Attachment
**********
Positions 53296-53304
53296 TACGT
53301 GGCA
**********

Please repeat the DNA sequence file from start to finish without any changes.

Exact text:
Positions 53296-53304
53296 TACGT
53301 GGCA